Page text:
How 'bout putting the credit card in the freezer?

Question: I know you get questions like this a lot, but this is a little different. I want to cancel all of my credit cards. I find myself paying 1500-2000 dollars every month to my credit cards. I don't carry a balance from month to month usually. I just know that I spend more money on my wants when I use my credit cards. It is preventing me from saving more. My wife is much better, and we would keep her cards for emergences. We own a house, and don't plan on moving anytime soon. I have a credit score in the mid 700's. Will it hurt my score to have no credit cards under my name? Todd, Wheat Ridge, CO

Answer: Your credit score could take a temporary dip when you cancel the cards. Longer-term, I imagine you have a mortgage on your home and continuing to meet that bill on time will help maintain your credit score. Anyway, it's more important for you to gain control over your spending and to become more comfortable with your finances. I wouldn't worry about your credit score. (It wouldn't be hard for someone with your credit history to rebuild it, either, if necessary.)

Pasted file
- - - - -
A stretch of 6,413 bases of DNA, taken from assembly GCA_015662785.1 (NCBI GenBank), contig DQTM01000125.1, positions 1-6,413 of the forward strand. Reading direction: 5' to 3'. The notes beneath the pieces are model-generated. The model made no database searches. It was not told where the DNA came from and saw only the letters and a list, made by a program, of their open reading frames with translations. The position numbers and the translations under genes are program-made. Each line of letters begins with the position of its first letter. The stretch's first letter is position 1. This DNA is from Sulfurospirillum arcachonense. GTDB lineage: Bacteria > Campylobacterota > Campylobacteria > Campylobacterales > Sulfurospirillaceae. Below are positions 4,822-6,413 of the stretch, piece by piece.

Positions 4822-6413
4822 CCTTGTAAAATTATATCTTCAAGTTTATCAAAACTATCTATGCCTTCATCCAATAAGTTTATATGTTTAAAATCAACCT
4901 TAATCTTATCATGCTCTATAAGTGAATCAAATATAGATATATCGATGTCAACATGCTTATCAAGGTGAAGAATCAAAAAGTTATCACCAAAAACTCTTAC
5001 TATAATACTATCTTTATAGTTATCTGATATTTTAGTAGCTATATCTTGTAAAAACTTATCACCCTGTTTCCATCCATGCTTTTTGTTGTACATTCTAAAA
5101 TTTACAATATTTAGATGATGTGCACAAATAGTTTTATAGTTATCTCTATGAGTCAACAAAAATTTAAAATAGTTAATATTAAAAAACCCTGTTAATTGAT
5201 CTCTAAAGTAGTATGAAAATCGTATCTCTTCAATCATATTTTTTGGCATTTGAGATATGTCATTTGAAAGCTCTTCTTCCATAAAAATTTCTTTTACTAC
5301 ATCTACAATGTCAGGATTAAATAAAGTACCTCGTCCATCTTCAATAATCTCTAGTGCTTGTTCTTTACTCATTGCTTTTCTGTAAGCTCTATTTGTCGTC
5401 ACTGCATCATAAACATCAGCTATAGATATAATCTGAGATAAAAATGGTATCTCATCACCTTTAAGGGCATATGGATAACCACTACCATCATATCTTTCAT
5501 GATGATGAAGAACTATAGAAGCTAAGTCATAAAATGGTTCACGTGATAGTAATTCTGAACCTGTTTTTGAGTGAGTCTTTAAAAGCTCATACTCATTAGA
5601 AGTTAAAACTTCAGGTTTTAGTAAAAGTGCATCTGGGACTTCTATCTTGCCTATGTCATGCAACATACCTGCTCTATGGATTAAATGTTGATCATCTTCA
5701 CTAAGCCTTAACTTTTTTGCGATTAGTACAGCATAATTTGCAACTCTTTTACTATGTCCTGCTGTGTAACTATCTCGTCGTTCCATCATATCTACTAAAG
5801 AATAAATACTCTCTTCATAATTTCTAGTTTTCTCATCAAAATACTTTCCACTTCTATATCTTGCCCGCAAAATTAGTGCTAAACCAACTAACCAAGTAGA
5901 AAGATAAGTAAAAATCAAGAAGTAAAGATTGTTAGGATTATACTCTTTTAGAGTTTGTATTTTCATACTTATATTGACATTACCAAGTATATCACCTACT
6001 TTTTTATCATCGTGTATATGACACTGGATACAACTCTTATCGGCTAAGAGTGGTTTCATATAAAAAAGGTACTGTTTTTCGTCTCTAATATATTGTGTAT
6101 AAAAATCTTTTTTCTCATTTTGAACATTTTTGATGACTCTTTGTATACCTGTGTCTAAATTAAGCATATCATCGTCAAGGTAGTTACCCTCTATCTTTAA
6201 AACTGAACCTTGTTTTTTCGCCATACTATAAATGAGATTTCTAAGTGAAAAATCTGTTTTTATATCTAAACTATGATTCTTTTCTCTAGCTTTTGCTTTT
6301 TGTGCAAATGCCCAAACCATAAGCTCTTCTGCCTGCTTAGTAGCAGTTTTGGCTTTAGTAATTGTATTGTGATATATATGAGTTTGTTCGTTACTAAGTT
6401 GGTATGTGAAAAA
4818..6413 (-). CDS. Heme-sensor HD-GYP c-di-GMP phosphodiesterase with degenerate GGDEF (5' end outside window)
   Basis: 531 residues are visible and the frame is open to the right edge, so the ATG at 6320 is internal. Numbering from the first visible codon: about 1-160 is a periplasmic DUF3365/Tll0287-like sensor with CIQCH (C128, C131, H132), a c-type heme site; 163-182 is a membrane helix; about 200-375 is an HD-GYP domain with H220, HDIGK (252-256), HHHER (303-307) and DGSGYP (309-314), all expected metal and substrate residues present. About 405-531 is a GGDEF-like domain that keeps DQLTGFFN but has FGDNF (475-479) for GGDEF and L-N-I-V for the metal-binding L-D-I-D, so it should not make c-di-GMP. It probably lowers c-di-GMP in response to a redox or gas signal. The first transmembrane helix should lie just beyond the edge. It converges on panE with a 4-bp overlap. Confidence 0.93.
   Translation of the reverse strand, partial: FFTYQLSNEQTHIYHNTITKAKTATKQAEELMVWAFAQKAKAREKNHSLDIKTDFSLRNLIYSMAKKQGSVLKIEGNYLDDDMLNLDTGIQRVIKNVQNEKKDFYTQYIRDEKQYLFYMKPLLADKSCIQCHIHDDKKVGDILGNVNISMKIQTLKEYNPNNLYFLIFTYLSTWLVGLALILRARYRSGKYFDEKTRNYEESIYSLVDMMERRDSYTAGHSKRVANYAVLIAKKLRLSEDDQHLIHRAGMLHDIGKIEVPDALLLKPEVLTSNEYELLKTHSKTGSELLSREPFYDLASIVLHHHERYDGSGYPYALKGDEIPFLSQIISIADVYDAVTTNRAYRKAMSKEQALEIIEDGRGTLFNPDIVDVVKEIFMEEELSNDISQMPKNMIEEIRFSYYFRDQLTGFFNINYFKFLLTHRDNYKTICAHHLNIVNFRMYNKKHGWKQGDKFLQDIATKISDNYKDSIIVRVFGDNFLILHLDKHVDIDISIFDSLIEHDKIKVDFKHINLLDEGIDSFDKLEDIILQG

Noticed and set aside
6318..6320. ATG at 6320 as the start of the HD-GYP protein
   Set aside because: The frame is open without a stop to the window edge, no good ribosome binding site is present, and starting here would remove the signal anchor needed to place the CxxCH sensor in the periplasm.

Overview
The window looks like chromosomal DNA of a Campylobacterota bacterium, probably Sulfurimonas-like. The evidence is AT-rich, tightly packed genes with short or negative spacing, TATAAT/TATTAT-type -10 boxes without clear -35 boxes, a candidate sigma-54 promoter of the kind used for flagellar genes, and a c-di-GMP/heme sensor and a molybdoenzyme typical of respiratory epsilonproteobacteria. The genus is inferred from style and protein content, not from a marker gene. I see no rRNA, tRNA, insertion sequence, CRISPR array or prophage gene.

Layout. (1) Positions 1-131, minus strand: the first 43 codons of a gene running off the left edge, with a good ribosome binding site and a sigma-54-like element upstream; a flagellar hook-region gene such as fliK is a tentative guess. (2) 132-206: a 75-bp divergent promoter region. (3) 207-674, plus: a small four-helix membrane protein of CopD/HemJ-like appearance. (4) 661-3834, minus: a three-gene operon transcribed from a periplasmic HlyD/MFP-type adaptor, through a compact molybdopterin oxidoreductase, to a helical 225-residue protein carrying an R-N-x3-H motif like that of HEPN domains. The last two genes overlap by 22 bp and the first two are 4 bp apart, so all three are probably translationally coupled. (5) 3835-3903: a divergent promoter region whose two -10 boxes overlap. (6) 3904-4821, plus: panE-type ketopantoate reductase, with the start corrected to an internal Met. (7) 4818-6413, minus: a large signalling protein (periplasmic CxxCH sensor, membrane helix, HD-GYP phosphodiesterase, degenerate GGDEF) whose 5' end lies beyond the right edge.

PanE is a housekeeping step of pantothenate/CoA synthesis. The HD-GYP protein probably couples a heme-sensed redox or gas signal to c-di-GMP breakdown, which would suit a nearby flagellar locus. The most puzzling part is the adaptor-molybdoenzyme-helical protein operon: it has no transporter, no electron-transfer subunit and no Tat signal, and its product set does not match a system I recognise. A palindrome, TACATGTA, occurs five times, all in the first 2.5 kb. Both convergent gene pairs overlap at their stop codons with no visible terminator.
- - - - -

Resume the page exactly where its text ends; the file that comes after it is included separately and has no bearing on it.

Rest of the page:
However, I do have an alternative suggestion: Cancel all but one of your credit cards and put the remaining card in the freezer.

That's right, place the credit card in a container of water and stick it in the freezer. You'll have to wait for it to thaw before you can use it again. It's a simple way to avoid using the credit card but keeping the option of pulling it out when it's a sensible move, say, on vacation. Yes, the card will work once it's thawed.

Then you join the cash economy. The credit card is in the freezer. The check book stays at home. For everything else, cash is king. You use cash--actual dollar bills--at work and on the weekends running errands. Try experimenting with paying yourself the same cash "salary" every week and keep your spending for the week to that sum.

For whatever reason, maybe because you'll feel the bills leave your hand, it's harder to spend cash than it is to write a check or use a credit card. You'll be very aware of what you are spending your money on, and how much you're spending. It's a simple way of gaining control over where your money is going.

About the author

Chris Farrell is the economics editor of Marketplace Money.

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